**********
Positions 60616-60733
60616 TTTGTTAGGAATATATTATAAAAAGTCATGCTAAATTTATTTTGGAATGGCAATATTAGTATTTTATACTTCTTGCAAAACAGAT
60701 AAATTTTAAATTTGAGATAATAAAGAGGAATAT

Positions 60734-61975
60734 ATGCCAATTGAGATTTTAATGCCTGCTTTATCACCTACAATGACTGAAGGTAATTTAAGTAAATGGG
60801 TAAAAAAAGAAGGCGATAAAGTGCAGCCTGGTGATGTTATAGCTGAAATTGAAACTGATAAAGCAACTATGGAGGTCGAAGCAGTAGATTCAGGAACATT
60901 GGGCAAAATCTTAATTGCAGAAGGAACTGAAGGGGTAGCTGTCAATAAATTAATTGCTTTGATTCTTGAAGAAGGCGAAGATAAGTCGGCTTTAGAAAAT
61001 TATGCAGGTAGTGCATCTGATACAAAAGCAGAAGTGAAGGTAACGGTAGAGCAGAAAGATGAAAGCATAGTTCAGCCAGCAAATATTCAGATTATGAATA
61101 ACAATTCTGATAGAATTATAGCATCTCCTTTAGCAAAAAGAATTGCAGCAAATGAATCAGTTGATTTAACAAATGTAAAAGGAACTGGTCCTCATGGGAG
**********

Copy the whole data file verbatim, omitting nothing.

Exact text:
Positions 60616-60733
60616 TTTGTTAGGAATATATTATAAAAAGTCATGCTAAATTTATTTTGGAATGGCAATATTAGTATTTTATACTTCTTGCAAAACAGAT
60701 AAATTTTAAATTTGAGATAATAAAGAGGAATAT

Positions 60734-61975
60734 ATGCCAATTGAGATTTTAATGCCTGCTTTATCACCTACAATGACTGAAGGTAATTTAAGTAAATGGG
60801 TAAAAAAAGAAGGCGATAAAGTGCAGCCTGGTGATGTTATAGCTGAAATTGAAACTGATAAAGCAACTATGGAGGTCGAAGCAGTAGATTCAGGAACATT
60901 GGGCAAAATCTTAATTGCAGAAGGAACTGAAGGGGTAGCTGTCAATAAATTAATTGCTTTGATTCTTGAAGAAGGCGAAGATAAGTCGGCTTTAGAAAAT
61001 TATGCAGGTAGTGCATCTGATACAAAAGCAGAAGTGAAGGTAACGGTAGAGCAGAAAGATGAAAGCATAGTTCAGCCAGCAAATATTCAGATTATGAATA
61101 ACAATTCTGATAGAATTATAGCATCTCCTTTAGCAAAAAGAATTGCAGCAAATGAATCAGTTGATTTAACAAATGTAAAAGGAACTGGTCCTCATGGGAG